Turkish Foreign Minister Ahmet Davutoglu on Thursday sharply criticized Israel's plans to construct 1,100 new homes in the Gilo neighborhood of Jerusalem, calling those plans "a flagrant violation of international law", Army Radio reported.
Gilo is located on land annexed by Israel after it took control of East Jerusalem in the 1967 Six Day War.
"The plan raises doubt about Israel's sincerity and true intention to solve the conflict," Davutoglu said.
Davutoglu added that continued settlement construction proved that the Palestinian attempt to gain United Nations recognition of statehood was both justified and timely.
The United States, Europe and Arab states have said that the announcement of new construction in Gilo would complicate efforts to renew peace talks and defuse the crisis over the Palestinian UN statehood bid.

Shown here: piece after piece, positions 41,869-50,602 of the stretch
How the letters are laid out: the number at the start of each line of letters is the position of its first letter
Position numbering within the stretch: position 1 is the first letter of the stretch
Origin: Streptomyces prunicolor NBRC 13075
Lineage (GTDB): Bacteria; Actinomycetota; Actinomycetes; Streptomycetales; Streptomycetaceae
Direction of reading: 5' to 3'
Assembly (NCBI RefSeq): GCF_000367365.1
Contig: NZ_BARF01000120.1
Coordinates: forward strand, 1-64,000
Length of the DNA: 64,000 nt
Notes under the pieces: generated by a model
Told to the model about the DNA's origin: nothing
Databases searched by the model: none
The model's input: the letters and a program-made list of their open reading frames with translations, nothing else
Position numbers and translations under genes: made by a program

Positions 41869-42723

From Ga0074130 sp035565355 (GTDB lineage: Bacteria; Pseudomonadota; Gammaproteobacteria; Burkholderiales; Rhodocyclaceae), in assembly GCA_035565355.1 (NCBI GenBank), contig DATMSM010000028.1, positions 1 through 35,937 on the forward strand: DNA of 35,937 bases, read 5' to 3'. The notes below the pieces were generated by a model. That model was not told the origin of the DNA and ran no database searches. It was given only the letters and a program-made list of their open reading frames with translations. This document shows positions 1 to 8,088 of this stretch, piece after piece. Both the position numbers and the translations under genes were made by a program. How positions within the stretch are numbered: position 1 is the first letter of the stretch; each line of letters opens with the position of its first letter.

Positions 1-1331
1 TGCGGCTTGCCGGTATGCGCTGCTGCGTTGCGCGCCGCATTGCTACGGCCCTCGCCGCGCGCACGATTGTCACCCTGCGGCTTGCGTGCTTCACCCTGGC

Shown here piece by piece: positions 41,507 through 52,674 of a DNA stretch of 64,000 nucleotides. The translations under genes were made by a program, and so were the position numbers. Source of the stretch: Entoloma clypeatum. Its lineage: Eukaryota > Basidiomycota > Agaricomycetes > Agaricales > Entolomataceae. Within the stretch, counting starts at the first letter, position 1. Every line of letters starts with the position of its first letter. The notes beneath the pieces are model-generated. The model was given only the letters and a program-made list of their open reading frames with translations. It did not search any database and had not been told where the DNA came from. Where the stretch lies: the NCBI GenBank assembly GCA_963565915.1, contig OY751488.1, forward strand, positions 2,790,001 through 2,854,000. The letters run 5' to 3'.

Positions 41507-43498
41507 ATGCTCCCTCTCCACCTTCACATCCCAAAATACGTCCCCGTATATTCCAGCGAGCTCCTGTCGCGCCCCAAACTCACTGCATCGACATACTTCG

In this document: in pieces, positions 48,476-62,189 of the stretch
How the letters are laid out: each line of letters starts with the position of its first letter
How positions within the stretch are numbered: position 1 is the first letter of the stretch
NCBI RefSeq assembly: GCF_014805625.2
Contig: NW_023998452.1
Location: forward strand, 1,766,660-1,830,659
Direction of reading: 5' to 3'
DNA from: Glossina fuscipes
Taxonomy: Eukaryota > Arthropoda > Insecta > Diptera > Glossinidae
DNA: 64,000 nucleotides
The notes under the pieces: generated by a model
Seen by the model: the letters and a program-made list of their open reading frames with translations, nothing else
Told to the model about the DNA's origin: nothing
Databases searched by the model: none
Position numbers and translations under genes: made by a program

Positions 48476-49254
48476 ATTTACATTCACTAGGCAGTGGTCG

Britain and the European Union called on Prime Minister Benjamin Netanyahu to reverse the decision, and U.S. Secretary of State Hillary Clinton said new settlement building would be "counter-productive."
On Wednesday, Netanyahu rejected criticism of the planned construction plans.
"Gilo is not a settlement nor an outpost. It is a neighborhood in the very heart of Jerusalem about five minutes from the center of town," Netanyahu's spokesman Mark Regev said.
In every peace plan on the table in the past 18 years Gilo "stays part of Jerusalem and therefore this planning decision in no way contradicts" the current Israel government's desire for peace based on two states for the two peoples, Regev added.
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